Gorillaz, “Clint Eastwood” (2001)
(Morricone homage: “The Good, the Bad and the Ugly (Main Title)”)
Look, I’m cheating on this one — technically speaking, Gorillaz’s 2001 trip-hop classic does not sample Morricone. But its opening banshee wail is such an obvious callback to the famous coyote howl flourish from Morricone’s The Good, the Bad and the Ugly theme that the cartoon group even titled the song after the film’s rugged-hero star actor, Clint Eastwood. (And if you doubt that Damon Albarn is a Morricone obsessive, consider that Blur has a Think Tank-era outtake titled… “Morricone.”)
Atmosphere, “Shrapnel” (2002)
(Morricone sample: “Man With a Harmonica”)
Has anyone ever managed to make a harmonica sound as grim and foreboding as the harmonica-wielding gunman who stalks the Old West in Sergio Leone’s 1968 classic Once Upon a Time in the West? No. Probably not. On Morricone’s soundtrack, that ominous harmonica whine dominates two tracks: the aptly titled “Man With a Harmonica” and “Death Rattle.” The Minneapolis rap duo Atmosphere utilized a snatch of “Man With a Harmonica” in an eerie outro from their 2002 track “Shrapnel.”
Jay-Z, “Blueprint2” (2002)
(Morricone sample: “The Ecstasy of Gold”)
Having previously sampled Isaac Hayes’ wah-wah classic “Theme from Shaft” on “Reservoir Dogs,” Jay-Z understands the power of a well-deployed iconic movie score sample. Still, it takes Kanye-level nerve to rhyme over a cinematic cue as recognizable as the majestic, operatic climax from Morricone’s The Good, The Bad and the Ugly score. But this outcome is certainly preferable to Metallica’s turgid cover of the same piece.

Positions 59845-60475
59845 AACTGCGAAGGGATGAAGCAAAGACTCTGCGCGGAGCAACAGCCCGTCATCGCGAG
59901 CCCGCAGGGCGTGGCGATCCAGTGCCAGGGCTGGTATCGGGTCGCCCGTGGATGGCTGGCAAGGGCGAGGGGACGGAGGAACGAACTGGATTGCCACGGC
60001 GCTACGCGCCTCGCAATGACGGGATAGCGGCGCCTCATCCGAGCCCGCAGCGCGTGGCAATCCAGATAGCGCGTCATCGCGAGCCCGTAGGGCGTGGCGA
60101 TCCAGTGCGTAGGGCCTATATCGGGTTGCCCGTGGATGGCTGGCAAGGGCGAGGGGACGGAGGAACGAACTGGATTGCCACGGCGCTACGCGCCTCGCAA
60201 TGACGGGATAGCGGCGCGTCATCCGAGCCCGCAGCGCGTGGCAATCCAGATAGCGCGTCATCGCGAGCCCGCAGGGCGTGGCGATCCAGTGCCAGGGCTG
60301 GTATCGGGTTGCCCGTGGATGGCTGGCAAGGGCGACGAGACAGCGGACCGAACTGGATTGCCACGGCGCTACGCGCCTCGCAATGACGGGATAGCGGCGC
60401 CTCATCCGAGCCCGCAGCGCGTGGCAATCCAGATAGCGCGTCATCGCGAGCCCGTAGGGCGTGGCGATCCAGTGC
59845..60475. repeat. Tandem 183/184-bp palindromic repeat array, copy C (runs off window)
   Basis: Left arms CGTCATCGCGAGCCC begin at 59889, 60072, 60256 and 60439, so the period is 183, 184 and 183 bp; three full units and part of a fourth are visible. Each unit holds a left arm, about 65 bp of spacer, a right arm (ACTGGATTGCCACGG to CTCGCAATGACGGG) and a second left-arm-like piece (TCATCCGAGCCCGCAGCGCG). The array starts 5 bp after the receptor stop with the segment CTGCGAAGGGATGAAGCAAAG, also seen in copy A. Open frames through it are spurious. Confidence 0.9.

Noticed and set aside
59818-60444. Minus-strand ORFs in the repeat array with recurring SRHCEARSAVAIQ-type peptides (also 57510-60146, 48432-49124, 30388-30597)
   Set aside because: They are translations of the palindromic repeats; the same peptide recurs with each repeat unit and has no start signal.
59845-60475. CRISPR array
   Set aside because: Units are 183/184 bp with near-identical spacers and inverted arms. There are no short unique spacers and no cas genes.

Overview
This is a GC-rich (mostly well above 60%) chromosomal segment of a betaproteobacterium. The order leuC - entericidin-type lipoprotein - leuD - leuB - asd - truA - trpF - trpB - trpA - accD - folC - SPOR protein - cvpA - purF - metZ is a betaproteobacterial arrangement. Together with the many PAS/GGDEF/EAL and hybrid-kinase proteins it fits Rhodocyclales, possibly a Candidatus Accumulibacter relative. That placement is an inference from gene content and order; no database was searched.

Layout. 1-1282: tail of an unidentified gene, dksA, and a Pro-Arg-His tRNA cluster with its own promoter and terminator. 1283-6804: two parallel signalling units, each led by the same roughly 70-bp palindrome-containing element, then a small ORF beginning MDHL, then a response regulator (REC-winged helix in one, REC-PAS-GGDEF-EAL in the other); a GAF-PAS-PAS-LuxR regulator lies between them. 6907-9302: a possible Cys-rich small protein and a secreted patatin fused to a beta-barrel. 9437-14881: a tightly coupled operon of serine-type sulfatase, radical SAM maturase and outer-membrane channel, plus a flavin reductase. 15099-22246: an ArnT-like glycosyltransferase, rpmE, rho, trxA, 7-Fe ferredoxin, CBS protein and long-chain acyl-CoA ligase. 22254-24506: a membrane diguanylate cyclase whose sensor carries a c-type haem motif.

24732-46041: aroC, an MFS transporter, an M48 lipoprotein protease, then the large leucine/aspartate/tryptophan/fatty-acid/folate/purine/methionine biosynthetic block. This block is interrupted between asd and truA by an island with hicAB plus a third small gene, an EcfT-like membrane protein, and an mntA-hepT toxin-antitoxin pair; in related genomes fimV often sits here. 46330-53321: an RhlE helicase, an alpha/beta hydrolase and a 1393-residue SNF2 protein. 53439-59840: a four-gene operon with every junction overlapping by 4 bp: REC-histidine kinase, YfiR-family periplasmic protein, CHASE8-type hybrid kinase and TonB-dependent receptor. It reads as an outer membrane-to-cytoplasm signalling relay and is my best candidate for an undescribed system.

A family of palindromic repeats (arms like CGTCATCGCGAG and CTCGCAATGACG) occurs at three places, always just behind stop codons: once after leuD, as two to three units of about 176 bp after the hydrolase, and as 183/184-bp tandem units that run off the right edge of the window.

Mobb Deep, “Blood Money” (2006)
(Morricone sample: “Cosa avete fatto a Solange?”)
The 1972 murder thriller What Have You Done to Solange? (or Cosa avete fatto a Solange?) may not be the first film most American viewers associate with Morricone, but it did occasion a wonderfully lush, angelic theme from the composer. Decades later, East Coast rap duo Mobb Deep looped an enticing fragment of the piano and strings intro for their track “Blood Money,” a song orphaned from the 2006 album of the same name. (Curiously, Joey Bada$$ sampled the same track, though not the same snippet, seven years later.)
Flying Lotus, “Turtles” (2014)
(Morricone sample: “Piume Di Cristallo”)
Flying Lotus’s ever-shifting, maximalist mishmash of electronica and jazz owes more than just one sample to Morricone’s influence. But for the purposes of this article, that one sample is what we’re going to talk about, and it’s an incredible one. Instead of borrowing from one of Morricone’s more familiar works, FlyLo zeroed in on a remarkably expressive slice of the L’uccello dalle piume di cristallo (1970) score—an ambient fade-in ornamented with pattering bells and angelic murmurs—and equipped it with a thumping bassline and beat. The result is like a cross-genre collaboration spanning across 44 years.